Pulling the graveyard shift impacts the work performance of women more than men, according to new research.
The research, published in the Proceedings of the National Academy of Sciences on Tuesday, found women's ability to perform tasks diminished more than men when working night shifts into the early morning.
The UK's University of Surrey found both men and women shift workers' abilities were reduced by night time work but the impact was worse for women -- a result that has big implications for female-heavy sectors like healthcare.
The journal article can be read in full here.
The study's researchers used a controlled environment with 28-hour days and no natural light-dark cycles to replicate a shift work pattern.
New research shows women fare worse than men when it comes to night shift performance.
The next step was to test participants' attention, motor control and working memory every 3 hours when they were awake, with female participants' performance of some tasks hit harder than the men.
"The main effect of sex was significant for accuracy, which was lower in women," the study found.
"Extrapolation of these laboratory findings to the real world would suggest that women are more affected by night-shift work than men.
"Indeed, reports that have looked at sex differences in working hours, work shifts, and occupational injuries show that women seem to be at increased risk for occupational injuries during extended work shifts, nonstandard shifts, and changing shifts."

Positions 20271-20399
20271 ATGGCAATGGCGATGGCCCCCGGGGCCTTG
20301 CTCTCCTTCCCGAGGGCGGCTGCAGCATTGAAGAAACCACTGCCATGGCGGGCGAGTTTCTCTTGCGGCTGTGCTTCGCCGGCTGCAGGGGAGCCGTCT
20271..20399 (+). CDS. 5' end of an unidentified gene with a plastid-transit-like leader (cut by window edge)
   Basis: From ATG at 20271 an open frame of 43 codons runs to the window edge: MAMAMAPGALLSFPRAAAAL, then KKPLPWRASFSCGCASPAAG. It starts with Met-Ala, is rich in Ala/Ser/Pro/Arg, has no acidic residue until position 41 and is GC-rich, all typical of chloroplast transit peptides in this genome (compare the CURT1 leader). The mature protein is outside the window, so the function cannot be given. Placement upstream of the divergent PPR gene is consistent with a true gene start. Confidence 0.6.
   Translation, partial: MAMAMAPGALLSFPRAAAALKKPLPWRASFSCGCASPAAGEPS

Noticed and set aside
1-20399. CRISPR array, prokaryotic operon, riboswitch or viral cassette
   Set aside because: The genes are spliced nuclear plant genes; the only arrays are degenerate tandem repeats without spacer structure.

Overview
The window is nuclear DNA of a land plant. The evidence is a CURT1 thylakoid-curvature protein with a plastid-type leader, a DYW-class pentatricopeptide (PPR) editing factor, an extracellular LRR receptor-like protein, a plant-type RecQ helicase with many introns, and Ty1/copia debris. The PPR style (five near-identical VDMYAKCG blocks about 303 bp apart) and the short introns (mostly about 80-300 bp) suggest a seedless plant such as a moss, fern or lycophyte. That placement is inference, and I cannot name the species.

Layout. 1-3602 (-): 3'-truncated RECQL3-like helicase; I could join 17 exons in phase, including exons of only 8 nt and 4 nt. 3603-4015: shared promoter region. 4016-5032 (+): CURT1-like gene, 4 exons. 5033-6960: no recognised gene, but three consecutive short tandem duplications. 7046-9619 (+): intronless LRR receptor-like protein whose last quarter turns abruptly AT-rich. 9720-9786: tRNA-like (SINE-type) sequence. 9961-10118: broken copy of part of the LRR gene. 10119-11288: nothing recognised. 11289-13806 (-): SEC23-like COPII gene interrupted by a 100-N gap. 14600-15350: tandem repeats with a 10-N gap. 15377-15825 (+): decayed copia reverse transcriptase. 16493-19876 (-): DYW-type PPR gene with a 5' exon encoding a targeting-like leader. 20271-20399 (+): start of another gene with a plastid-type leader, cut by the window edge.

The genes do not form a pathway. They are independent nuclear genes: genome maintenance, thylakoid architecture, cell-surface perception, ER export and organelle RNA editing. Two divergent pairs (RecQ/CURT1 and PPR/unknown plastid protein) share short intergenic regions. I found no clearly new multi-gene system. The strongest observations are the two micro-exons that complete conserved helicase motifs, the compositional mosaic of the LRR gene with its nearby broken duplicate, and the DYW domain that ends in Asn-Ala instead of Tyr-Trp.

But the study also noted that the difference between men and women "may in part reflect social factors such as family and childcare responsibilities that lead women to work longer hours and to sleep less on days off than men".
In Australia, about 1.4 million people are shift workers, with numbers likely to rise as demand grows for a 24-hour workforce.
Seventeen percent of male employees usually do shift work, compared with 15 percent of all female employees, according to Australian Bureau of Statistics data.
Mining is the most popular industry for shift work with men, while for women it's health care and hospitality, according to the ABS.
The study's the first of its kind into how circadian rhythm changes impact men and women.
The trouble with shift work is that it messes with the body's circadian clock -- the biological timer honed to align with the rising and setting sun.
Disrupting this natural rhythm has already been linked to sleep, mood and cognition disorders, as well as depression and Alzheimer’s disease. Now performance at work can be added to the list.
Study co-author Nayantara Santhi described the latest findings as a breakthrough.
"We show for the first time that challenging the circadian clock affects the performance of men and women differently," Santhi said.
Given the risks, experts say the key to surviving shift work is to take care of your body.
Academics suggest resetting your circadian clock by sticking to a regular sleep cycle, and trying to avoid a weekly roster that swings between night and day shifts.
They also advise making time to see friends and family as night work can lead to increased isolation and higher levels of anxiety and relationship problems.